Ecological correlates of a tick-borne disease, Anaplasma phagocytophilum, in moose in southern Norway
Journal article, Peer reviewed
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Original versionMilner, J. M., & van Beest, F. (2013). Ecological correlates of a tick-borne disease, Anaplasma phagocytophilum, in moose in southern Norway. European Journal of Wildlife Research, 59(3), 399-406. doi: 10.1007/s10344-012-0685-4 10.1007/s10344-012-0685-4
As the distribution and abundance of ticks increase, so do the risks of tick-borne diseases. Anaplasma phagocytophilum, transmitted by Ixodes spp. ticks, is a widespread tick-borne infection causing tick-borne fever (TBF) in domestic ruminants and human granulocytic anaplasmosis. However, the role of wildlife in its epidemiology is poorly understood. Evidence of infection has been detected in wild cervids, but the pathogenicity and ecological consequences are unknown. We conducted a serological study of moose (Alces alces) in two populations in southern Norway, one where TBF was endemic (Telemark) and the other where sheep ticks (Ixodes ricinus) were essentially absent (Hedmark). Seroprevalence to A. phagocytophilum antibodies was 79 and 0 %, respectively. In Telemark, seroprevalence was significantly higher among females that calved successfully (85 %) than among others (50 %). Body mass and winter mass change were unrelated to serostatus. Relative abundance of questing ticks in Telemark was highest in deciduous forest and lowest in mature coniferous forest and higher at easterly aspects and altitudes below 350 m. Habitat factors associated with high tick abundance were risk factors for seropositivity among moose. Our findings were consistent with anaplasmosis causing a persistent subclinical infection in moose without population-level effects. Further work is needed to establish the importance of moose as a reservoir for the disease in sympatric domestic livestock.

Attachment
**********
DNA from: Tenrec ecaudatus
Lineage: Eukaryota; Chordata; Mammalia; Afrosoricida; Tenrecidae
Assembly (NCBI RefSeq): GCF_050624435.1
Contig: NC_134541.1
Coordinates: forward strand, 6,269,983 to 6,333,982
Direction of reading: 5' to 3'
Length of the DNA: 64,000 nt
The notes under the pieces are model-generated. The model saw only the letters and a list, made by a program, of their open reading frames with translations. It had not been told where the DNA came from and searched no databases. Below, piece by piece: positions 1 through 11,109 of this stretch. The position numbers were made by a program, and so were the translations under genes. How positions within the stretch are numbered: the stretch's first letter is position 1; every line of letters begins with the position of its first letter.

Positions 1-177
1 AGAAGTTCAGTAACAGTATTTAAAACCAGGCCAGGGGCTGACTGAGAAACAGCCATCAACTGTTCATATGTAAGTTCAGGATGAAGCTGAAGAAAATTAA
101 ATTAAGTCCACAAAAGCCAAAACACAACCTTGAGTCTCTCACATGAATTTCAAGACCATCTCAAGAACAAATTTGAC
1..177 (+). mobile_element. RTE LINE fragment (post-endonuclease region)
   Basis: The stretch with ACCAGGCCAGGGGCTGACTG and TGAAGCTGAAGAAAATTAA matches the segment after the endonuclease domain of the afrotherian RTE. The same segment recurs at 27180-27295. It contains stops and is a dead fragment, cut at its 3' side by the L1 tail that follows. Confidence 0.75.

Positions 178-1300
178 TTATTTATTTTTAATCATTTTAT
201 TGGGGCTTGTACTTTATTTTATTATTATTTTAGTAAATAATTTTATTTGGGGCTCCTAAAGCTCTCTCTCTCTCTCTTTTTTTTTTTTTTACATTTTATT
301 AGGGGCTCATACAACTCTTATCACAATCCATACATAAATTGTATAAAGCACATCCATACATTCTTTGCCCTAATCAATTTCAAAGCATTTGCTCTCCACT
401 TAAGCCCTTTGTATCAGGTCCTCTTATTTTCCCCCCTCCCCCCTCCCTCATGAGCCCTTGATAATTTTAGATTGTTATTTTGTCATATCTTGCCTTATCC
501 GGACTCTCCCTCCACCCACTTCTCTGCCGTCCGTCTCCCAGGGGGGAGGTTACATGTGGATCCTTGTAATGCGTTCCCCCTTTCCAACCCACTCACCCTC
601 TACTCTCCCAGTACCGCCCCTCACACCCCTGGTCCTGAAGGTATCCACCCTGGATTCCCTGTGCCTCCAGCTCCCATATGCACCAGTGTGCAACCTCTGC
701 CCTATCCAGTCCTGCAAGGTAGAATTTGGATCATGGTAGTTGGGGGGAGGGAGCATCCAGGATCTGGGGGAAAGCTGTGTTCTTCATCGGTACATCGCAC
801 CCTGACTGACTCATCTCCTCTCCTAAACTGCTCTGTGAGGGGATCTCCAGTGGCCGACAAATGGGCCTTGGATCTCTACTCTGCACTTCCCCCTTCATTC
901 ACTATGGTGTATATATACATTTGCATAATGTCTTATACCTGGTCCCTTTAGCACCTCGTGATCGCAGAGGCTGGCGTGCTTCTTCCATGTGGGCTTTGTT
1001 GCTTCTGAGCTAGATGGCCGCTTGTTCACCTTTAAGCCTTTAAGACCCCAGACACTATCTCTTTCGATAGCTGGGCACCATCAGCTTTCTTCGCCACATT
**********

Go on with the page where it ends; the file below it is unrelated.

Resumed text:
This is the postprint version of the article published in European Journal of Wildlife Research. The published version can be located at www.springerlink.com